An annual survey by the Center For Disease Control and Prevention, attempting to throw off the projected 40% obesity rate in America by the next 20 years, has found that women who scrutinize the labels on the back of their food have an average BMI of 1.49 lower than women who don't examine the nutritional value of their meal. It comes out to about an 8 pound difference. For men, meanwhile, there are significantly less weight-related benefits to reading the label, only a 0.12 BMI gap.
The differences don't only run along gendered lines: 49% of urban women report examining the labels, compared with a nationwide 74% rate (and 58% of men). White women showed the greatest BMI difference based on reading the nutrition labels, specifically a 1.76 gap.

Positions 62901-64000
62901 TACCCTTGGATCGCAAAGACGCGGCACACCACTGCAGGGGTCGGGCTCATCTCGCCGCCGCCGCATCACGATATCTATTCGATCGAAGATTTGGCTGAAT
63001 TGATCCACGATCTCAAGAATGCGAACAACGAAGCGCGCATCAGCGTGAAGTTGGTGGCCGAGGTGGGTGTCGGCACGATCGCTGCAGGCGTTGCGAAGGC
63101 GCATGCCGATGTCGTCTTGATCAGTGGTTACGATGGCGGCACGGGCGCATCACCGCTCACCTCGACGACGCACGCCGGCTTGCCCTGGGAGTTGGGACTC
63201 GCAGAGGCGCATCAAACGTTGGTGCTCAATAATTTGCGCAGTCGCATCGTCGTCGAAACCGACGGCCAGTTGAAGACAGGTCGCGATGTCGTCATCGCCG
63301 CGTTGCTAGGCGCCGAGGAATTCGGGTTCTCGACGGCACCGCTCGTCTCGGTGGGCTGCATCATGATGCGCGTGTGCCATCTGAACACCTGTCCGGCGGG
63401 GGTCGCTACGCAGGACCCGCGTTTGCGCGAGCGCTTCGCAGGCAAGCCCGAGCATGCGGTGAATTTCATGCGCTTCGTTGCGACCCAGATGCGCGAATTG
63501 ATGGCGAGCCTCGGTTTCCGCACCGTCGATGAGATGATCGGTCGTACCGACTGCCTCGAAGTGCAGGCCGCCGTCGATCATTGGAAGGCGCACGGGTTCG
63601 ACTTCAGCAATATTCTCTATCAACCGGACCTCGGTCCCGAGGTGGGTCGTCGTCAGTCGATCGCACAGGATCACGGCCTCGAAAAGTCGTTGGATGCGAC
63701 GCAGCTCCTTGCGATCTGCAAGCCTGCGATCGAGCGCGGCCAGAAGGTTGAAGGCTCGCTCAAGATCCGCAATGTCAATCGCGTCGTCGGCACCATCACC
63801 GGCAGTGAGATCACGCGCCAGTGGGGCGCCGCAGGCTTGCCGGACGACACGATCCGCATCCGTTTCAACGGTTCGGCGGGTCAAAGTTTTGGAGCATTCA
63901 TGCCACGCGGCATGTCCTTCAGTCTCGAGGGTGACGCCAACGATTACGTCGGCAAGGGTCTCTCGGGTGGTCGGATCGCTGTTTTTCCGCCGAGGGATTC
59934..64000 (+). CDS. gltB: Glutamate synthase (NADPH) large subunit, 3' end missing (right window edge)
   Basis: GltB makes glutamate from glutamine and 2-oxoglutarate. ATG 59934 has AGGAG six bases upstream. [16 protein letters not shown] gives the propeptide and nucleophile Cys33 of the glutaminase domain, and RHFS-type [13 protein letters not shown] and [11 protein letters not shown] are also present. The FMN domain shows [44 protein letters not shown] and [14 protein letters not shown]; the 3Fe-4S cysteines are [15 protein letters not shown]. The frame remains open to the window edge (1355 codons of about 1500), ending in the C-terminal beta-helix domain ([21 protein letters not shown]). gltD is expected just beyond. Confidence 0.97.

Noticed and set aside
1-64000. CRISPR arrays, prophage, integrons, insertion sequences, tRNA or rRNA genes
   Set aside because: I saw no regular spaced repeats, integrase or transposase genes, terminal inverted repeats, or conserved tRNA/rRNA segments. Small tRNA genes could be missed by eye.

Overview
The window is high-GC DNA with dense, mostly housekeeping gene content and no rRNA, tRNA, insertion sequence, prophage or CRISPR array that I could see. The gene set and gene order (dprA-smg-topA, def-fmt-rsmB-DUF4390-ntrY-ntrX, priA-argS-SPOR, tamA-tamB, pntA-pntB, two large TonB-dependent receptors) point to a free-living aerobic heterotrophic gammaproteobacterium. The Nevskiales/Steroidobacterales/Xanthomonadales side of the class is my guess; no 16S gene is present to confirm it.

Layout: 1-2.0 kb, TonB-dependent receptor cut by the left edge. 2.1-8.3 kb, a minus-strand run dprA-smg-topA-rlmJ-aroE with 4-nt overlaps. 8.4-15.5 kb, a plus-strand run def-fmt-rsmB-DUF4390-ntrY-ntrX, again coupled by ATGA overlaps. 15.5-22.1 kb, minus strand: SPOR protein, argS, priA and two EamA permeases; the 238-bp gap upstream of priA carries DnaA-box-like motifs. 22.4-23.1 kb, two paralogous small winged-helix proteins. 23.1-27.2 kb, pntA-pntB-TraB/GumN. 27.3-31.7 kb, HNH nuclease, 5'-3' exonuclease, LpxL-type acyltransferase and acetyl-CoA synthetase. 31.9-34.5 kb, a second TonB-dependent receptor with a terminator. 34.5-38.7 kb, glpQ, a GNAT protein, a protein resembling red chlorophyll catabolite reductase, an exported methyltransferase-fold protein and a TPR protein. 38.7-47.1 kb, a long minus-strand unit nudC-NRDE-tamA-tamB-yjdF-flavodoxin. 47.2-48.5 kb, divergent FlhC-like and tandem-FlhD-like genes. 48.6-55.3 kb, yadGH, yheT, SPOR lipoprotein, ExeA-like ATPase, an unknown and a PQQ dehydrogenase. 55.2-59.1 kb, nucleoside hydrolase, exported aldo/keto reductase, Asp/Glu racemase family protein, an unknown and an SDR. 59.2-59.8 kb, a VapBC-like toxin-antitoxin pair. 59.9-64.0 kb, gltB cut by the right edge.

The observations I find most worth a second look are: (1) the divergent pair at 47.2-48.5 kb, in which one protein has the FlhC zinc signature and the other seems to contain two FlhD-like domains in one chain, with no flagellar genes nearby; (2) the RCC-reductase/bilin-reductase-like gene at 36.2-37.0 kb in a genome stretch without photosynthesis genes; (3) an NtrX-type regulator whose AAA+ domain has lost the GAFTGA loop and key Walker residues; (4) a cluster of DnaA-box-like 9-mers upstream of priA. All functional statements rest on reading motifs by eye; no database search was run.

These findings are a little bit chicken/egg, though. They don't take genetics into consideration, or factor in the fact that the kind of women who read nutrition labels may also be supplementing their health and fitness routine with exercise. Furthermore, the US News and Health's discovery last month of a 20% margin of error on the labels themselves, allowing for a pretty wide berth of misrepresentation of calories, vitamins and other nutrients kinda puts a damper on this whole gag.
Nevertheless, read the labels! Not to lose 8 pounds, but, y'know, to get a rough idea of what's going into your digestive system for sustenance.
'People Who Read Nutrition Labels Are Skinnier' [The Atlantic]
'When Nutrition Labels Lie' [Eat and Run/US News and Health]
Image via XAOC/Shutterstock